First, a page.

“Word travels and once a student finds out it’s a viable option, interest grows,’’ O’Rourke said.

Doug Brown, the site coordinator at Wellesley High School, said the program got off to a slow start this year, and has just six students enrolled. He said by the time it got set up, many of the most popular online classes were already filled.

But he’s confident that after word spreads, more students will sign up for the second semester offerings.

“This gives them an ability to explore different careers,’’ he said. “It’s tough unless you’re a really big high school to offer specialized classes.’’

Brad McGrath, a guidance counselor at Concord-Carlisle who serves as the Virtual High site coordinator, said the program is not only a way to offer more course choices to students but it offers an alternative learning style for students who may not do well in a traditional classroom setting.

While it offers many college-level Advanced Placement classes, which are typically booked up, the Virtual High program has classes for students of all levels and abilities, McGrath said.

“Public education should be serving all kids and providing all kinds of opportunities,’’ McGrath said. “We have kids who struggle to get to school, who have anxiety, yet they could be very successful with this model.’’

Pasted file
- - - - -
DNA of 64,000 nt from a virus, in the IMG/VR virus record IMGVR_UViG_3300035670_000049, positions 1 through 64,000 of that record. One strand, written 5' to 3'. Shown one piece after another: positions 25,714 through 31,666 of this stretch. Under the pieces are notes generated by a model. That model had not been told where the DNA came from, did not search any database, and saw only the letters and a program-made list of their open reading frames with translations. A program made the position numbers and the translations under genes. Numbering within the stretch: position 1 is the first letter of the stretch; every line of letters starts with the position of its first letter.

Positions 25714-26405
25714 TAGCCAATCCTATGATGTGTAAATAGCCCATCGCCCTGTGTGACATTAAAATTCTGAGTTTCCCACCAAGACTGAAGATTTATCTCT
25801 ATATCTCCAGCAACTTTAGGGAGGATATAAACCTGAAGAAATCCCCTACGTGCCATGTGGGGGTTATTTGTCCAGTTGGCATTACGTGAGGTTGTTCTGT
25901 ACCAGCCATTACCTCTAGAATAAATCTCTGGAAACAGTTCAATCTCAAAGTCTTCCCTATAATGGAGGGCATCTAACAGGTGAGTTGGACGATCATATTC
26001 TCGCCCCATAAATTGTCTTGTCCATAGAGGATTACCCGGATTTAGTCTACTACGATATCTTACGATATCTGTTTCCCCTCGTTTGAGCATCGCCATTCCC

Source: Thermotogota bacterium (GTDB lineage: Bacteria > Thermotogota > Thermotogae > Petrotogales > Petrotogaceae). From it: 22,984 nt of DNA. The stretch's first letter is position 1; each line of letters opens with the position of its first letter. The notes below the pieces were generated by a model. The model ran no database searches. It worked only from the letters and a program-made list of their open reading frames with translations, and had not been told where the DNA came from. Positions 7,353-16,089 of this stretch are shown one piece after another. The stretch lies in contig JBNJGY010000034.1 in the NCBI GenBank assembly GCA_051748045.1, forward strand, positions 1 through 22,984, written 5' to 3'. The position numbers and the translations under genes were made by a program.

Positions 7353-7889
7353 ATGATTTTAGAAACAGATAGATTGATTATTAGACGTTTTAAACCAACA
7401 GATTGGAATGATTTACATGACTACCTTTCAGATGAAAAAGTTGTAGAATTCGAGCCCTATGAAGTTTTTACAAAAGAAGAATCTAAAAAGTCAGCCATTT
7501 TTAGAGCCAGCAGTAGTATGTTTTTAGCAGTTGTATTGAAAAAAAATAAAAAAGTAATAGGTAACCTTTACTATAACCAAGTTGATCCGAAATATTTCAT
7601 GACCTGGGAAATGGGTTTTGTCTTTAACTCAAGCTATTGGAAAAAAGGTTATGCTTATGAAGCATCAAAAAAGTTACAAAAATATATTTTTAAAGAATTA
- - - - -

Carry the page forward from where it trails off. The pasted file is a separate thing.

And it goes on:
Students are required to log in regularly and do all assigned work. McGrath meets with students weekly to make sure they are completing their assignments. There is no specific time set aside in the school day for students to work on their online courses; it’s up to them to fit the time into their schedule during school or at home, McGrath said.

“They have access to computers here to log in and it’s our expectation they’d log in every day just like going to class,’’ he said. “We’re assuming kids are motivated and interested in taking their courses.’’

Concord-Carlisle students are taking classes not typically offered at the high school, such as Advanced Placement courses in English, economics, and US government, as well as Shakespeare and films, environmental science, philosophy, animal behavior and zoology, preveterinary medicine, oceanography, and personal finance.

Students at Concord-Carlisle said they like the program. Some are taking classes to get ahead for college, while others have found classes on specific interests.

Maria Whelan, a senior, is taking AP English so she’ll be ready to take the test for college credit in the spring.

“I thought it’d be a great opportunity to be able to take it,’’ she said.

Jennifer Fenn Lefferts can be reached at